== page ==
Aspirin proven to prevent colon cancer?

Not quite yet.

The media is full of reports today about a clinical trial showing that a 600 milligram daily dose of aspirin reduced the incidence of hereditary colon cancer by 63%.

While this is a somewhat intriguing result, we would point out that the trial lasted only about 4.5 years and the result is based on a total of 48 study subjects who developed colon cancer — 18 in the aspirin group and 30 in the placebo group. The incidence of colon cancer was 4.3% in the aspirin group and 6.9% in the placebo group.

Are you convinced?

Click here for the clinical trial abstract.

4 thoughts on “Aspirin proven to prevent colon cancer?”

  1. Shouldn’t the reported reduction in colon cancer incidence be 38% [(6.9-4.3)/6.9], as opposed to 63%?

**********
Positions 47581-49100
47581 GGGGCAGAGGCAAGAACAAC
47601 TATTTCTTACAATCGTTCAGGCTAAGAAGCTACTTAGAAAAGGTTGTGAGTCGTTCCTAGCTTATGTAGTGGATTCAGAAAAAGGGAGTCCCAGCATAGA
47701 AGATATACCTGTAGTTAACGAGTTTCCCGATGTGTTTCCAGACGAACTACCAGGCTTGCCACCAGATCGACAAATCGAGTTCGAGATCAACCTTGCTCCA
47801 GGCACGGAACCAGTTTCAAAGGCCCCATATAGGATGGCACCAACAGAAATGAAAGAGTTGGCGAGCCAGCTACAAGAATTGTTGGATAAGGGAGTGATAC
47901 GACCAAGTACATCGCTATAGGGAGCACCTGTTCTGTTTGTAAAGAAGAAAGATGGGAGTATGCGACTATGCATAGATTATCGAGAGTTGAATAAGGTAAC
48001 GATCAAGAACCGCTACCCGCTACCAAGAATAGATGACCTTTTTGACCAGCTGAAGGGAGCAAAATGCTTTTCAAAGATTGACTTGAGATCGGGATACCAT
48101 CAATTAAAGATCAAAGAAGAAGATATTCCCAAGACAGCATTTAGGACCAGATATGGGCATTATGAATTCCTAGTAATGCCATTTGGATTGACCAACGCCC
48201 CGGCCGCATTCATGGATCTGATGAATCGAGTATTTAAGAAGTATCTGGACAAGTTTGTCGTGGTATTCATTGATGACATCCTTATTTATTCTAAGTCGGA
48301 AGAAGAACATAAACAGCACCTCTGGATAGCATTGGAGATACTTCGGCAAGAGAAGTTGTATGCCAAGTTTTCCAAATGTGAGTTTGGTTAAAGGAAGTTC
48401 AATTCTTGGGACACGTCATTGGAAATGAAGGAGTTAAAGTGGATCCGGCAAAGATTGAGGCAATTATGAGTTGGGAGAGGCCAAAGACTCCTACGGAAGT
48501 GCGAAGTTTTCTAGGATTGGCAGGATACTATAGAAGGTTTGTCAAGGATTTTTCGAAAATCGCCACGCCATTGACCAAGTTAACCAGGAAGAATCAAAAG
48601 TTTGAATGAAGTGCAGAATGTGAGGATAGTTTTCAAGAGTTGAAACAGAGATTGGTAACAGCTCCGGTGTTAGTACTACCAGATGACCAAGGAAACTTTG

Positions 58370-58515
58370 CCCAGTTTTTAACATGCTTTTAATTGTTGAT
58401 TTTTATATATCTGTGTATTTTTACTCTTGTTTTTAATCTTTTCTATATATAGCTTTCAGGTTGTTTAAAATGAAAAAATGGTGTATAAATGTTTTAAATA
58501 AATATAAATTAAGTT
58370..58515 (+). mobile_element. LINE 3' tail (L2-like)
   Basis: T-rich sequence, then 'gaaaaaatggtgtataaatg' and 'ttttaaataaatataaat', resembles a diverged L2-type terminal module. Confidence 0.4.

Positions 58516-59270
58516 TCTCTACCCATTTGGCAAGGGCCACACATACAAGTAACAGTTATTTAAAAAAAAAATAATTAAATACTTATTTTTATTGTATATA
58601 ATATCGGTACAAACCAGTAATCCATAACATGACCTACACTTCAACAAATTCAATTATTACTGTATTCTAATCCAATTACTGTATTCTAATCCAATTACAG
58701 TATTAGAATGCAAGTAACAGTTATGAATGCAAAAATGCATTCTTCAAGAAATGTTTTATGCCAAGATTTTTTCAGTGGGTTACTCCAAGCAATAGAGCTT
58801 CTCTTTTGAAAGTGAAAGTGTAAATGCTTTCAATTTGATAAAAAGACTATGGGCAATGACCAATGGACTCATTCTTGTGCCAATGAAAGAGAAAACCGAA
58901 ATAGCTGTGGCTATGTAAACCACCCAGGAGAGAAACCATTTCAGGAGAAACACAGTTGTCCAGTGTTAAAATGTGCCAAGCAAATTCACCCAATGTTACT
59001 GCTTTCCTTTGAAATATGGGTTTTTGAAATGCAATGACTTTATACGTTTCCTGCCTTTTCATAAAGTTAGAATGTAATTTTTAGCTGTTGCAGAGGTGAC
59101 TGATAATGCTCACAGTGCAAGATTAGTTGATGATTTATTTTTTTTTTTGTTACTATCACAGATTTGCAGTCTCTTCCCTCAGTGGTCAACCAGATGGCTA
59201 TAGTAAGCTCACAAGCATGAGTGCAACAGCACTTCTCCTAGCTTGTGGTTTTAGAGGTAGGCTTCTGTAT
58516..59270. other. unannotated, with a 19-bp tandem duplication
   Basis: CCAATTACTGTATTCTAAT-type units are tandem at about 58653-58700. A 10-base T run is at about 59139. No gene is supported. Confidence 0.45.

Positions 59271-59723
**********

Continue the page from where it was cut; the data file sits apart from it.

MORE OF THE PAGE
2. The major benefit from aspirin seems to be from its reduction of inflammation – a common cause of pain. After heat (think hot springs spas) and adrenalin it is the third most effective anti-histamine/anti-inflammatory.
    If cancer prevention is what you are after, though, I would go after the #1 cause of genetic damage – the sole factor all cancers have in common.
    Dr. Isacc Asimov put together a pretty strong circumstantial case that the most effective mutagen is radioactive carbon-14. The best way to reduce/eliminate C-14 from your body is to eat foods raised in greenhouses wherein the CO2 comes from fossil sources.

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